Monday, May 19, 2008

Weekly Meditations: Is. 7 (2)

Again the Lord spoke to Ahaz, “Ask a sign of the Lord your God; let it be deep as Sheol or high as heaven.” But Ahaz said, “I will not ask, and I will not put the Lord to the test.” And he said, “Hear then, O house of David! Is it too little for you to weary men, that you weary my God also? Therefore the Lord himself will give you a sign. Behold, the virgin shall conceive and bear a son, and shall call his name Immanuel. He shall eat curds and honey when he knows how to refuse the evil and choose the good. For before the boy knows how to refuse the evil and choose the good, the land whose two kings you dread will be deserted. The Lord will bring upon you and upon your people and upon your father's house such days as have not come since the day that Ephraim departed from Judah — the king of Assyria.”

In that day the Lord will whistle for the fly that is at the end of the streams of Egypt, and for the bee that is in the land of Assyria. And they will all come and settle in the steep ravines, and in the clefts of the rocks, and on all the thornbushes, and on all the pastures.

In that day the Lord will shave with a razor that is hired beyond the River—with the king of Assyria—the head and the hair of the feet, and it will sweep away the beard also.

In that day a man will keep alive a young cow and two sheep, and because of the abundance of milk that they give, he will eat curds, for everyone who is left in the land will eat curds and honey.

In that day every place where there used to be a thousand vines, worth a thousand shekels of silver, will become briers and thorns. With bow and arrows a man will come there, for all the land will be briers and thorns. And as for all the hills that used to be hoed with a hoe, you will not come there for fear of briers and thorns, but they will become a place where cattle are let loose and where sheep tread. (Is. 7: 10-25)

In the first part of Is. 7, the prophet Isaiah was sent to pass a message to the wicked king Ahaz of Judah to inform him that the combined armies of Israel (Ephraim) and Syria would not succeed. After Isaiah prophesied the failure of the confederate campaign, the LORD continued to speak through Isaiah's prophecies, which we shall look at now.

The LORD in His mercy and kindness called upon the wicked king Ahaz to ask of God a sign (v. 10-11). This sign could be as deep as Sheol (Hell) or high or heaven, two extremes which symbolizes everything. In other words, God is telling Ahaz that He is willing to give any sign to him. From this, we can see the kindness of God even to the wicked calling for their repentance, even sending His Word to them to aid them and send offers of signs. The wicked king Ahaz however spurned God's offer under the guise of piety (v. 12); of not willing to "put God to the test". God therefore through Isaiah call upon Judah, asking them whether they think that wearying men is not enough for them such that they must weary God even (v. 13). God then proceeds to give Ahaz and Judah a sign, even though Ahaz rejected it due to his unbelief, and what a sign it will be.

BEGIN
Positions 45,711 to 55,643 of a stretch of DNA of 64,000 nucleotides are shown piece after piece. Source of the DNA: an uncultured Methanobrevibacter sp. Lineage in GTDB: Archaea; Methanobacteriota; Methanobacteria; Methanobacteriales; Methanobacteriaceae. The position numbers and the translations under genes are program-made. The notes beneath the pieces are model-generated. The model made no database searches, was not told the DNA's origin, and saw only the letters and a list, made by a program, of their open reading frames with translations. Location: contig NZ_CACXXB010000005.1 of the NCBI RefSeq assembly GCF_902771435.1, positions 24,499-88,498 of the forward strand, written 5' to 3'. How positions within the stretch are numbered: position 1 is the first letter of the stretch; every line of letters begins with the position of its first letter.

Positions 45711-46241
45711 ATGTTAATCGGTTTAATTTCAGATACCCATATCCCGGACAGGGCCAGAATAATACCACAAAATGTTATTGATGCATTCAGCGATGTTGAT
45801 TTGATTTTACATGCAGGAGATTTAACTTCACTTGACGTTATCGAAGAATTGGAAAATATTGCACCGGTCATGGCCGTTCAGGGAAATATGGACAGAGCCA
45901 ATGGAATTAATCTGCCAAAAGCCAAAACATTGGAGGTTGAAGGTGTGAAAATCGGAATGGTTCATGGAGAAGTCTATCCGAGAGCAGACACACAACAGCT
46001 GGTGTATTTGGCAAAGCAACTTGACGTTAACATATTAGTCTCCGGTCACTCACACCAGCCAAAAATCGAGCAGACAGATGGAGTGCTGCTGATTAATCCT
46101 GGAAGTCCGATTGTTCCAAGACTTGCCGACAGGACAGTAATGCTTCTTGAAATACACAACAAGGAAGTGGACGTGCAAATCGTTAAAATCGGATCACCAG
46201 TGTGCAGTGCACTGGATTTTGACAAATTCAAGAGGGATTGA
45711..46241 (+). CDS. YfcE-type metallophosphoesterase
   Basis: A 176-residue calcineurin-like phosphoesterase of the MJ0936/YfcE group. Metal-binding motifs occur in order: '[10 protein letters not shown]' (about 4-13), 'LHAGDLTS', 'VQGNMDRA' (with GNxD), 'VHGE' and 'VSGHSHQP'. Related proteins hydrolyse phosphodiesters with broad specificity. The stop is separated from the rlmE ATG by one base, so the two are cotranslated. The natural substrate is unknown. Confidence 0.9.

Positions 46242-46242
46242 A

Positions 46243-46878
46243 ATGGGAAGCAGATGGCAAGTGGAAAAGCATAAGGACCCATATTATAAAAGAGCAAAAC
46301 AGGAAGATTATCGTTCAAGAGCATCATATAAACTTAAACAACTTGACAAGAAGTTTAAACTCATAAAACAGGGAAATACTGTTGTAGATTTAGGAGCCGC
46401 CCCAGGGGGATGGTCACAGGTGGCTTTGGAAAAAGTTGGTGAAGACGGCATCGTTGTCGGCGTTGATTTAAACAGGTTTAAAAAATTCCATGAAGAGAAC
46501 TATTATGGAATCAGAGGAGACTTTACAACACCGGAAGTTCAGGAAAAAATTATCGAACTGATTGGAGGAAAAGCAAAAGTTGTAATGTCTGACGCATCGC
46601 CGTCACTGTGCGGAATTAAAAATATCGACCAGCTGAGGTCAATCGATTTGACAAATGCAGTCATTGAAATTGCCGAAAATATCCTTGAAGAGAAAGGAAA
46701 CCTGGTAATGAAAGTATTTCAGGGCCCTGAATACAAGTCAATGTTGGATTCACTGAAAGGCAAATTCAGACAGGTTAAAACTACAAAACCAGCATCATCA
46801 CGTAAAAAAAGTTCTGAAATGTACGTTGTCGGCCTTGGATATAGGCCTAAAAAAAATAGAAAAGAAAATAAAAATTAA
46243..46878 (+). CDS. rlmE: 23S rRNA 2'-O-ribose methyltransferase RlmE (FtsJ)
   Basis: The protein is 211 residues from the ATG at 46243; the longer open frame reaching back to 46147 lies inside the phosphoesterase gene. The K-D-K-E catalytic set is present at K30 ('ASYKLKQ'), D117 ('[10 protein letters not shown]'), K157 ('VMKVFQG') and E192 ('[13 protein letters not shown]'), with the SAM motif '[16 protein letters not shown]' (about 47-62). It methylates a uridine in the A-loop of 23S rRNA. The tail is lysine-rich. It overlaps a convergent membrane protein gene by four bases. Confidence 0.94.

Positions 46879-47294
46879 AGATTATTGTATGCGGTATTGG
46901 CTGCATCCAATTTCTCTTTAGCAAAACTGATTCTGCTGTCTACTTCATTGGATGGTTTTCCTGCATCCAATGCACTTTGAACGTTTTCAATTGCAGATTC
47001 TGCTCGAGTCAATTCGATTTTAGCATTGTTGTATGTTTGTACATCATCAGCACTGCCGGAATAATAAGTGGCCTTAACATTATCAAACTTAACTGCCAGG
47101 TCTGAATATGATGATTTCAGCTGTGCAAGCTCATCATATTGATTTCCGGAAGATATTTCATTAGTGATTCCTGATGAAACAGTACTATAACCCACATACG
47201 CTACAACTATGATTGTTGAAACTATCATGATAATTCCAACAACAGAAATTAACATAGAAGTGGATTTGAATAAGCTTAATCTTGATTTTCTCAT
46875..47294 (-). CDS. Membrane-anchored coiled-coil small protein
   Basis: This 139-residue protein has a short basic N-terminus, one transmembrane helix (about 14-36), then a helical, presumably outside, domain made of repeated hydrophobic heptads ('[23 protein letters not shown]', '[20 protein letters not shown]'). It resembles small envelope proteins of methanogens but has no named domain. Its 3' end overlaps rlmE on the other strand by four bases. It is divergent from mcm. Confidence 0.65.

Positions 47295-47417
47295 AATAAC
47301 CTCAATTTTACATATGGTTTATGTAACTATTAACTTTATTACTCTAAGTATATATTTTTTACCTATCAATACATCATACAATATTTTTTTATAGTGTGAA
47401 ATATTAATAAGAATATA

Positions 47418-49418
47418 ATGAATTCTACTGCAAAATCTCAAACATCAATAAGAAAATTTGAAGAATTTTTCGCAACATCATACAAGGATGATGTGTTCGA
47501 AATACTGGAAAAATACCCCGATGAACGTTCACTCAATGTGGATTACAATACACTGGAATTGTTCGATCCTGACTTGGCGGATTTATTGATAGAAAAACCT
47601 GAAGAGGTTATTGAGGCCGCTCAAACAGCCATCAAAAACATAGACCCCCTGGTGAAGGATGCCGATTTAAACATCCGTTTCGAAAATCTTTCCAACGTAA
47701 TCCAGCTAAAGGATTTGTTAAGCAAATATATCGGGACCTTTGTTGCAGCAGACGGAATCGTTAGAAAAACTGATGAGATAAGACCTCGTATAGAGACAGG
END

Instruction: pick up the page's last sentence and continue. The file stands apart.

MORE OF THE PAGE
Verse 14 of Is. 7 is one of the Messianic prophecies uttered in the Old Testament, as God has decided to give this sign for Israel in the midst of their unbelief, and what a prophecy it will be. The prophecy is that of the birth of the Messiah who will be called Immanuel — God with us — through his conception and bearing by a virgin. Such a supernatural event is to be a sign unto Israel, and will show forth God's presence among them to help them and aid them in their times of distress.

Before we apply this verse, a note must be said about the translation of the Hebrew for 'virgin', almah. The origianal word just mean 'young woman; maiden', though it must be noted that its usage in Scripture is always limited to young, unmarried women who are virgins. The translation to virgin is most definitely correct here, notwitstanding the liberal error which causes the word in the RSV for this verse to be translated as 'young woman'. For if it just refers to young women, the sign makes utterly no sense, for how can the fact that any woman conceive, no matter how young, be a sign unless it is not a natural conception?

And so the sign is proclaimed, which God will fulfil in His time and as a sign to Israel, when Jesus Christ was born of the virgin Mary. Jesus came as Immanuel, and he came to offer true peace to His people, who were also physically under distress. Of course Jesus came to offer them true spiritual peace (aid) which they understood not, but nonetheless the true Israel, the remnant of physical Israel, would embrace Christ. And this priviledge is expanded to the world, where God in Christ begin to open up the Kingdom of heaven to Man from every nation, tribe and tongue, starting from the time of Pentecost.

Now, it may be asked if this sign was to have a double fulfilment, a 'mini-fulfilment' then foreshadowing its true fulfilment in Jesus Christ, seeing as to how it is supposed to a sign to King Ahaz. However, this cannot be the case, for any true virgin birth then would undermine the uniqueness of Jesus' own virgin birth, and furthermore how can a mere mortal be called Immanuel? The sign was initially called upon for King Ahaz to ask of, yet his refusal resulted in the sign being given to Israel/Judah in general (v. 13). And God has never said that the sign must be fulfilled by Him now, but that this is sign functions rather as a promise to the remnant within Israel/Judah that God will one day send a Messiah to aid them in their distress.